Rather, this is a heartfelt request for us to collectively do better in three important ways. First, we need to start focusing on the big picture back home, rather than pick on secondary issues or marginal communities. We can’t afford to lose allies in the largest nation in the world, a nation with the fastest-growing animal abusing industries. Second, we need to start taking animal equality seriously -- in our campaigns, in our actions, and even in our words. We can’t rely on speciesist messaging if our goal is to end species prejudice. Third, while the temptation to wallow in clicktivism is strong, we have to ask more of ourselves than signing an online petition. We have to remember that that little brown dog is not just a pixel on a screen, or an unfortunate story in a land far away. She is a window to the desperation, terror, and suffering of animals who are imprisoned right next door. And we have to take nonviolent direct action to ensure that their lives are not forgotten.

Interview with John Sanbonmatsu, Associate Professor of Philosophy at Worcester Polytechnic Institute

Interview with John Sanbonmatsu, Associate Professor of Philosophy at Worcester Polytechnic Institute

By Saryta Rodriguez

 

SR: First of all, thank you so much for taking the time to speak with Direct Action Everywhere.

JS:  Thanks for asking me. 

John Sanbonmatsu

John Sanbonmatsu

SR: In your book, The Postmodern Prince: Critical Theory, Left Strategy and the Making of a New Political Subject, you discuss the philosophical and social transition from prioritizing the development of a “common language of politics” (as advocated by Marx, Engels and others) to the current “deconstruction of discourse” prevailing in various social movements today—including the AR movement. 

Would you care to elaborate on how such deconstruction challenges the progress of the AR movement, from your perspective?

JS:  The problem is not so much deconstruction, as such, but what became known as the "postmodern turn" in scholarship in the humanities under the influence of French poststructuralist philosophers like Lyotard, Derrida, Foucault, Lacan, Deleuze and Guattari, and so on.   There are insights to be gotten out of some of these theorists (though some more than others).  The trouble is, poststructuralism is an exceedingly poor basis for formulating a substantive politics of any kind.  First, because poststructuralists want to distance themselves from humanism and Marxism, they are positively averse to normativity.  That is, they equivocate on important values, particularly in the realm of ethics, e.g. eschewing language of liberation or oppression (because their theory of language and power essentially implicates all of us in complex discourses rather than in responsibilities).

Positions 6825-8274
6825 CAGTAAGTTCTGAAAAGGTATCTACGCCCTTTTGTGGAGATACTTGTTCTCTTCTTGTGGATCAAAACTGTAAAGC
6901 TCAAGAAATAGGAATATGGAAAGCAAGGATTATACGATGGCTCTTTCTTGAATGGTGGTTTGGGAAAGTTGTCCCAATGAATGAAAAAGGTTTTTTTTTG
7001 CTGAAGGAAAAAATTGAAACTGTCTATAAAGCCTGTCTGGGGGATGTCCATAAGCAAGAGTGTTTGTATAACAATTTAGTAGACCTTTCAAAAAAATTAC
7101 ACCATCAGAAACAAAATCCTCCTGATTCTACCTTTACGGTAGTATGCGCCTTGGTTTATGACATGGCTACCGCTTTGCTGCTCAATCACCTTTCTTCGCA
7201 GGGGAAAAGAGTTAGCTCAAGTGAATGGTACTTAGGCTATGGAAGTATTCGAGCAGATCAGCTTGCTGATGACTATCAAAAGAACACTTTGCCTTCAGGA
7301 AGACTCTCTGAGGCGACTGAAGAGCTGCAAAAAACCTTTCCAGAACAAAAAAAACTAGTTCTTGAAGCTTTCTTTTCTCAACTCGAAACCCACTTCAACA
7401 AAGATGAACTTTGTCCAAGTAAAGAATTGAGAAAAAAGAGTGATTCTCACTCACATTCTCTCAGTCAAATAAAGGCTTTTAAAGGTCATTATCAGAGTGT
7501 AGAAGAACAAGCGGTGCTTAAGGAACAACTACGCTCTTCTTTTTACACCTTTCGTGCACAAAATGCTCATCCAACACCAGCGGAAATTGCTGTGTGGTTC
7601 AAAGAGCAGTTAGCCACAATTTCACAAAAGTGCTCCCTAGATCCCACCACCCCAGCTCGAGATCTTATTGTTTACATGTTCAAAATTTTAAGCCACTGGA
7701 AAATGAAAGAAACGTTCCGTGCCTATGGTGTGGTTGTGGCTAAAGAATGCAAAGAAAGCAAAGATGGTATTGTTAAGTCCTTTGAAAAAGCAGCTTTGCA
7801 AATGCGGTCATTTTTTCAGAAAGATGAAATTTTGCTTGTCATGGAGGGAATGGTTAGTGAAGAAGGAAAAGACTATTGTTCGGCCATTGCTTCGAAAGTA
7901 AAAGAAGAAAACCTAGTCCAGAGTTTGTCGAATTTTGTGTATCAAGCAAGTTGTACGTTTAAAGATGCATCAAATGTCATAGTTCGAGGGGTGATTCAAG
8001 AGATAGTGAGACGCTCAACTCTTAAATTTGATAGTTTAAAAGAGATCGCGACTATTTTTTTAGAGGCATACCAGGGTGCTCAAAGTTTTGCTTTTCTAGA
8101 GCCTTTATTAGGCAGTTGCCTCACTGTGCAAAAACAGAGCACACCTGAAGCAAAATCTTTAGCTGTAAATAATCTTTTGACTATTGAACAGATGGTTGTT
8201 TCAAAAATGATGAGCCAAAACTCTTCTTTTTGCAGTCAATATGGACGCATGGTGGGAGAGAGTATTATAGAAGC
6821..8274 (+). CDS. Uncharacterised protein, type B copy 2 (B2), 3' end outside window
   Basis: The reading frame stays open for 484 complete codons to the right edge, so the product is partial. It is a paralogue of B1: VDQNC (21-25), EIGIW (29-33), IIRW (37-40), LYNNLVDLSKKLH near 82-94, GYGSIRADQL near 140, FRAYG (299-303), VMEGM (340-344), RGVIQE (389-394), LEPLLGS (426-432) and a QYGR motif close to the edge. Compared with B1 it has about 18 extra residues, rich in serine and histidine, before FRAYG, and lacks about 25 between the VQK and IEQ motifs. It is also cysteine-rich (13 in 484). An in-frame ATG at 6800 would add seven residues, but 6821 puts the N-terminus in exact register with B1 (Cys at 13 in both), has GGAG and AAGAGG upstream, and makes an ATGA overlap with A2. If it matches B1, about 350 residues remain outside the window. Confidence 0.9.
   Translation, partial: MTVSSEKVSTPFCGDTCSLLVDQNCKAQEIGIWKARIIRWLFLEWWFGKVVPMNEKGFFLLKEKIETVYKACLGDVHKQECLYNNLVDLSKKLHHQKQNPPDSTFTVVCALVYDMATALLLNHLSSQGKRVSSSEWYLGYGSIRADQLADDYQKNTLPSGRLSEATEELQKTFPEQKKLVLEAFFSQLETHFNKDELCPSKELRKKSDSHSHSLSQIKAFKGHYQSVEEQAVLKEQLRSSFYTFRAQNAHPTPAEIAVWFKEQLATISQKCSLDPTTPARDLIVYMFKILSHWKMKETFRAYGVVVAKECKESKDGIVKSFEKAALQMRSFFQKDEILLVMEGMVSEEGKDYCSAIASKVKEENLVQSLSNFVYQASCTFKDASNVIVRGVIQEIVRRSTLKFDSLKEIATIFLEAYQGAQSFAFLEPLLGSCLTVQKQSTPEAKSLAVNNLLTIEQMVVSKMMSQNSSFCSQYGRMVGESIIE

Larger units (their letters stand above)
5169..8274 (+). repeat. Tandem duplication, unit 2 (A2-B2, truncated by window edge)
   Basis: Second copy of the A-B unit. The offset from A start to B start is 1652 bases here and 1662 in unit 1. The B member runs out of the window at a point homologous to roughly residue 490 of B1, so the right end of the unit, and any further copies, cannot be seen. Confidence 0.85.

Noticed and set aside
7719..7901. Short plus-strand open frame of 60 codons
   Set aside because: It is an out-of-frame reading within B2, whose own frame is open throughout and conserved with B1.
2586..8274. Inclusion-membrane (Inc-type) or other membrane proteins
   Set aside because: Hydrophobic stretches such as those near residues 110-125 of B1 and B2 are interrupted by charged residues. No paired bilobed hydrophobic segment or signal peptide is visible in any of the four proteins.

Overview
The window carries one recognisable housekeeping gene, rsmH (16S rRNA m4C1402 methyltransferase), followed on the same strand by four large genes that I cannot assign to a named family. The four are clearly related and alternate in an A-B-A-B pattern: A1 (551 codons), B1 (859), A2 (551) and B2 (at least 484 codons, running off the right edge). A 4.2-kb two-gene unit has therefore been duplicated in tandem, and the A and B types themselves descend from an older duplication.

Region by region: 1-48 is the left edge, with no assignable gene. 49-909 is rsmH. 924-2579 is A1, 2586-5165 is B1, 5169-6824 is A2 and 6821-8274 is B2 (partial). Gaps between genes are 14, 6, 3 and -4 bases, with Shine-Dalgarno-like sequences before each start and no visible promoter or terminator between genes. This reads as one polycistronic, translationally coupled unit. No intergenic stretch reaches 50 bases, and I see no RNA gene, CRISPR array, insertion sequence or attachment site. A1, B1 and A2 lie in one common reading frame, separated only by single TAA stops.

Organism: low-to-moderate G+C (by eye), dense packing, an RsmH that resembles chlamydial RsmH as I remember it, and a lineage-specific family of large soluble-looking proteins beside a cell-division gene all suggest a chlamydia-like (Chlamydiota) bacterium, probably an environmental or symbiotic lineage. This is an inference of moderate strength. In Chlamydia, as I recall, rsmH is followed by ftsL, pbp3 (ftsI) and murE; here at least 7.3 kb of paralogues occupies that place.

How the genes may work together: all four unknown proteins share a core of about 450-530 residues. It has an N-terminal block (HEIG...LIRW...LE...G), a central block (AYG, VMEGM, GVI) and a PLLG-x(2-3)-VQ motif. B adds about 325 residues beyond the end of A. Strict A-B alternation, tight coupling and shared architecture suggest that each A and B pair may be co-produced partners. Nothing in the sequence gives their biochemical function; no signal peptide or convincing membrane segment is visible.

Postmodernist critical animal studies scholars insist that we all have “blood on our hands”—which is both true and beside the point, because such statements obscure the sociological dimensions of power, i.e. which groups have more of it than others, and why.  Some such theorists even warn us not to use the language of “animal rights” at all—objecting, on recondite theoretical grounds, that in talking about “rights” we end up reproducing “humanism” and the repressive apparatus of the State.  Others, like Donna Haraway, essentially defend the instrumental domination, use and killing of other animals. (Incidentally, Haraway has been invited to give the keynote address at animal studies conferences, where she has attacked vegans and veganism.)

In addition to this fuzziness or equivocation around values, poststructuralism occludes social phenomena, muddying the waters of theory by imposing abstract metaphysical concepts on empirical reality—e.g., “biopolitics,” “cyborgs,” “hybrids,” “memes,” “differance,” “actants,” “bodies that matter,” etc.  These terms bear about them the aura of de nouveau, the New, “the cool.”  They shine and have the allure of newly minted knowledge commodities—discursive coinage that bestows upon its bearer an aura of respectability and sophistication, within an economic structure of scarcity within the university system: scarce jobs, and even scarcer intellectual courage.

The responsibility of theory is in fact not to complicate our understanding of the world—which is already complicated and confusing enough—but to simplify it, to make it easier to grasp its essential or underlying features.  Theory should not make the world more complicated than it already is. 

Read full response here.